Ely soon again to be the place to “b-ely”

In an all-campus email sent Feb. 1, William Jewell College President Dr. Elizabeth MacLeod Walls announced that the school would be launching “Phase One of a comprehensive effort to renovate and redesign our first-year residence halls.” The email explains that through a gift from Mark and Karen Mathes, Liberty residents and 1979 and 1980 graduates of Jewell respectively, the College will begin renovations on Ely Hall in March. Plans for an outdoor first-year quad and a new residence hall constitute Phases Two and Three.

The College closed Ely Hall for the 2017-18 academic year to begin these renovations. Last fall, the campus community had few details about the project, but MacLeod Walls’ email provided information on the scope and timeline.

The Monitor sat down with MacLeod Walls for more details on the project, including how the College decided on this project over others, specifics regarding what’s to be done, a rough timeline and how the College will combat low enrollment and keep the newly-renovated spaces occupied.

The decision to renovate first-year housing came from surveys compiled last year by Kurt Bartolich, Brand Internalist founder of GUTS Branding.

“We knew when we did our survey work last year with Kurt Bartolich consistently a theme from the students was, ‘We love Jewell, we wish we had the caliber of living space that we have in terms of our educational space,’” said MacLeod Walls. “This wasn’t news to us, but just the consistency of it was something I realized we needed to pay attention to.”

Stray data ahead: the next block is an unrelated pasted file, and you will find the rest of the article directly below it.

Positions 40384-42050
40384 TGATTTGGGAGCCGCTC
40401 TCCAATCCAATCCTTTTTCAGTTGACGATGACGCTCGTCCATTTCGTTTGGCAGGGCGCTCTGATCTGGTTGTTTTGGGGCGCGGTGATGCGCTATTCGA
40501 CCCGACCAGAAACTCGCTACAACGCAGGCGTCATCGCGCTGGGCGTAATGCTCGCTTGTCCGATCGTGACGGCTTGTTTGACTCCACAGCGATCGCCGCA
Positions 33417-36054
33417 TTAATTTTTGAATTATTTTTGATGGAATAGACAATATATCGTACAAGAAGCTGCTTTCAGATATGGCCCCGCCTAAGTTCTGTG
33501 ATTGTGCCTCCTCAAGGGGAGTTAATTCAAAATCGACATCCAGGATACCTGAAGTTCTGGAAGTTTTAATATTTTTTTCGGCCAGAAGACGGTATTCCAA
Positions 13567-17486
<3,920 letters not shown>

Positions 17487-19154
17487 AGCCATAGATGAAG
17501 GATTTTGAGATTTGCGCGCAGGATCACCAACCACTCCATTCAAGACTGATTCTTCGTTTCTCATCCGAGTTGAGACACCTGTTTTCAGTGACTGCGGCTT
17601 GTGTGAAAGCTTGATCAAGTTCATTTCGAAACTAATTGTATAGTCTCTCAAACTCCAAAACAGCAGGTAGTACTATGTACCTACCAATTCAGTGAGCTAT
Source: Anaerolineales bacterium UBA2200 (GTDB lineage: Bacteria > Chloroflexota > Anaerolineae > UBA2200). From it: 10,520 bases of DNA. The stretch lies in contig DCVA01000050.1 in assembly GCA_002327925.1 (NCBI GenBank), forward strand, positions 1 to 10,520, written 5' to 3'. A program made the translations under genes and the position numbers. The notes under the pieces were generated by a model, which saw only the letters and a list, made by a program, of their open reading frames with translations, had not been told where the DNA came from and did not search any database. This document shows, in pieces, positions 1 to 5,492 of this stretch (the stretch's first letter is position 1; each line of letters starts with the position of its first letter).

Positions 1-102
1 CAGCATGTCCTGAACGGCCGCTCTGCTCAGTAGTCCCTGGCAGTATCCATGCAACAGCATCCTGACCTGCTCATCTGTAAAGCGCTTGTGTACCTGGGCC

MacLeod Walls decided that the first-year dorms are the place to start. Upper-class dorms are generally in better shape, particularly Melrose, which went through extensive renovations after the 2003 tornado.

An architect studied what would be possible.

“We looked really closely at all three of those buildings, and at the end of the day, what we realized was that, of those three, Eaton probably has the shortest shelf life for a variety of reasons,” MacLeod Walls said. “It wasn’t really built to be around as long as it has been. Browning is in a similar situation, but it’s 12 years younger than Eaton.”

Jewell’s architect is Gould Evans, and the school has worked with the firm on many quad projects. The school did, however, change construction companies from JE Dunn to McCown Gordon.

“We visited with both of those construction companies and what McCown could offer us was, at the end of the day, more appealing, and they already had a turnkey relationship with our architect,” said MacLeod Walls.

The project, as noted earlier, will consist of three phases. Phase One is a renovation of Ely Hall, which will cost around $3.5 million.

The College constructed Ely in the early 20th century. The most recent renovations to Ely occurred in summer 2016 when the College updated the bathrooms and installed new hall carpet and ceilings on the first and second floors. Ely has always been a favorite among first-years. The hall is community-oriented and according to MacLeod Walls has great resonance on campus and with alumni.

The goal of the Ely renovation includes new HVAC, flooring, walls, furniture and common rooms.

“We’re going to start with about half that and do a deep cosmetic renovation of Ely,” said MacLeod Walls. “So this lead gift that we received…allows us to do that and allows us to get started in March. So we know for sure we’re going to have a renovated space by the time the fall comes around.”

According to Ernie Stufflebean, Associate Dean of Students and Director of Residence Life, the Ely renovation will include specifically new wall surfaces, flooring, ceilings and LED lighting, all of which will compliment the renovations done two years ago.

The College continues to pursue donations for the remainder of the project.

For projects in which a single donor provides a majority of the funds there is always the concern that their desires for the space will be put above the needs and desires of the students and the College. MacLeod Walls assures that this is not the case.